SB IQ

%

SB#

Gau. 
SB S

Gau S 
LN S  SB Dev. IQ 
lnnorm IQ

160169

0.03

1

0.3 
1

0.3 
2.

154.5160.5? 
150156

150159

0.2

6

3 
7

3.3 
11

145.5153.7 
143149.4

140149

1.1

35

17 
42

20 
40

136144.7 
136142.7

130139

3.1

99

76 
141

96 
127

127135.2 
128135

120129

8.2

261

254 
402

350 
356 
118126 
119127

110119

18.1

576

484 
978

834 
834

108117 
110118

100109

23.5

748

758 
1,726

1,592 
1,592

98107 
100109

9099

23.0

732

2,458  
8089

14.5

461

2,993  
7079

5.6

178 
3,171


6069

2.0

64  3,235  
5059

0.4

13  3,248  
4049

0.2

6  3,254  
3039

0.03

1  3,255 
The first column in the
above table shows the StanfordBinet IQ range listed in Dr. Terman's table of
IQs found among the 3,184 children who were tested for the 1937 Revision of the
StanfordBinet IQ test.
The second column
gives the percentages of children falling within each 10point range of IQs.
In the third column, I've
multiplied the percentages listed in the second column by the number of children
(3,184) in the norming sample to estimate the number of children in each of Dr.
Terman's 10points IQ ranges.
In the fourth column are
the number of children that would be expected in each IQ range if IQs were
Gaussiandistributed.
The fifth column shows
the running sum of the numbers of children in each SB IQ range in the third
column. The fifth column represents the numbers of children at or above the IQs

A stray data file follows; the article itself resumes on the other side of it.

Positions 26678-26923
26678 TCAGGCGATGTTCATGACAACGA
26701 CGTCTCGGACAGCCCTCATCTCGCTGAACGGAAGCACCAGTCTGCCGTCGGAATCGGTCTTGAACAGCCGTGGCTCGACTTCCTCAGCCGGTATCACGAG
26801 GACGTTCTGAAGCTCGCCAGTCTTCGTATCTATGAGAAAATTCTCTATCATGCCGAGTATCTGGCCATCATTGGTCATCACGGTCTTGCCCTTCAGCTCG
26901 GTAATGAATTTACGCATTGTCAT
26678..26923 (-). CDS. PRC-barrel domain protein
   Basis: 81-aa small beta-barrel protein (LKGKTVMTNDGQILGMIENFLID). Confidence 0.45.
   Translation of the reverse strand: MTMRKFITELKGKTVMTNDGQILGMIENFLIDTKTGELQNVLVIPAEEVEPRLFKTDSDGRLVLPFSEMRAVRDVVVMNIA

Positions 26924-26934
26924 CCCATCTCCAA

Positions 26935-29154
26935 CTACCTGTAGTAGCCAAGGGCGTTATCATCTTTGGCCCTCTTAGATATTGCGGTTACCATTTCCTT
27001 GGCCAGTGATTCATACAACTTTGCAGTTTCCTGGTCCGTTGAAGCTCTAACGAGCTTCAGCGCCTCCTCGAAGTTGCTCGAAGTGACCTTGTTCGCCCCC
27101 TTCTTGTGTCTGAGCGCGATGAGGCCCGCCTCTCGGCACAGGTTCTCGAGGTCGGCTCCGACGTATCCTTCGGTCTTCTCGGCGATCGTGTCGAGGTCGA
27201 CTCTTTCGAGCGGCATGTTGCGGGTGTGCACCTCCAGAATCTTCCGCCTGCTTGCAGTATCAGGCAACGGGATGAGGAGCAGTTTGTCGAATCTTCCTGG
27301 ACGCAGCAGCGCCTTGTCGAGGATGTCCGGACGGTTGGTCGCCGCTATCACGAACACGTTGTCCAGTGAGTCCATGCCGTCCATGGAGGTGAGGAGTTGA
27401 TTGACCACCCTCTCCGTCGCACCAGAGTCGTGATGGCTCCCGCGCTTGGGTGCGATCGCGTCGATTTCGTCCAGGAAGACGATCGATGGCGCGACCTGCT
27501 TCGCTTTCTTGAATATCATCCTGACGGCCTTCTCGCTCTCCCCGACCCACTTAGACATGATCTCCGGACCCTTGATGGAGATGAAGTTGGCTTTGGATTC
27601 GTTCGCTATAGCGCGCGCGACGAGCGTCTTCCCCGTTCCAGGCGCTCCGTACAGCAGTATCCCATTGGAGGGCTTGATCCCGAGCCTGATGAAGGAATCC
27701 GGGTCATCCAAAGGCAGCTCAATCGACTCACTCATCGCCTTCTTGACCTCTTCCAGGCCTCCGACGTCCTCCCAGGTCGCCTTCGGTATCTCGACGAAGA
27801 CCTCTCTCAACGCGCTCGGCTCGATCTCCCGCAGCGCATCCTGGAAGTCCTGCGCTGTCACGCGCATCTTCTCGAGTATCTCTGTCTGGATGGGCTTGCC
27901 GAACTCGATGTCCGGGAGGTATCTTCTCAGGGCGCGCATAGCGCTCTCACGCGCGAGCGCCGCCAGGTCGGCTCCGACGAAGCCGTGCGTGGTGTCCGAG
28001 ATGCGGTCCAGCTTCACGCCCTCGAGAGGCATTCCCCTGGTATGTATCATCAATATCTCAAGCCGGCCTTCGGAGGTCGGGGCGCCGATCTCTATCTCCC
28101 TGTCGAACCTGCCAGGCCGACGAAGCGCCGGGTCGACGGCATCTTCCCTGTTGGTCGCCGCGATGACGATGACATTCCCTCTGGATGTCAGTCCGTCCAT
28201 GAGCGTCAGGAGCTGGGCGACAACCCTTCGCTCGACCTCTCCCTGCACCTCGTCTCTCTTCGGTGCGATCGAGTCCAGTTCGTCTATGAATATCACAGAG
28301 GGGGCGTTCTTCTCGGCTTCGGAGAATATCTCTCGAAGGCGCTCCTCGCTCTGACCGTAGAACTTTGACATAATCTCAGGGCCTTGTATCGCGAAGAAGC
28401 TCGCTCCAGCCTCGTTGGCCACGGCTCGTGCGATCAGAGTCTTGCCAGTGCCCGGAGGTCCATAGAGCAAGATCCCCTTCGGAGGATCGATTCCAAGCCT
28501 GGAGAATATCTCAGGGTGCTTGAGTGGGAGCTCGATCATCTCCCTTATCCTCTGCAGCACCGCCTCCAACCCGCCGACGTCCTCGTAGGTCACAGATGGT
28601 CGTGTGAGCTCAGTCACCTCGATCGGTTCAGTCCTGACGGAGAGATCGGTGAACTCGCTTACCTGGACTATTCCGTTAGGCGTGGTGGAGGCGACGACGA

in the third column (since IQ frequencies are usually specified in terms
of the number of children at or above a given IQ).
The sixth column presents
the same kind of cumulative distribution that would be expected if IQs were
Gaussiandistributed.
The seventh column
displays the same kind of cumulative distribution that would be expected if
these IQs were lnnormallydistributed.
The eighth column
exhibits deviationIQ ranges that would fit the StanfordBinet IQ frequency
data presented in column 5 (SB )
The ninth column shows
the deviationIQ ranges that would be predicted by a lnnormal distribution.
The SB deviation IQs derived from this data lie about midway
between the Gaussianpredicted IQs (which are equivalent to the SB IQs listed
in the first column), and the lnnormal IQs cited in the last column, this
normative data gives the children a median IQ slightly above 100, and it shows a
profile opposite to the distribution generated by the 192122 Terman Study,
where there were more children at the highest levels of IQ than are predicted by
a lnnormal distribution.
Of course, the numbers are sufficiently small at IQs above
150 that random sampling fluctuations could tilt the results either way. (For
example, it would be easy to find two children with ratio IQs above 160 in this
size sample.)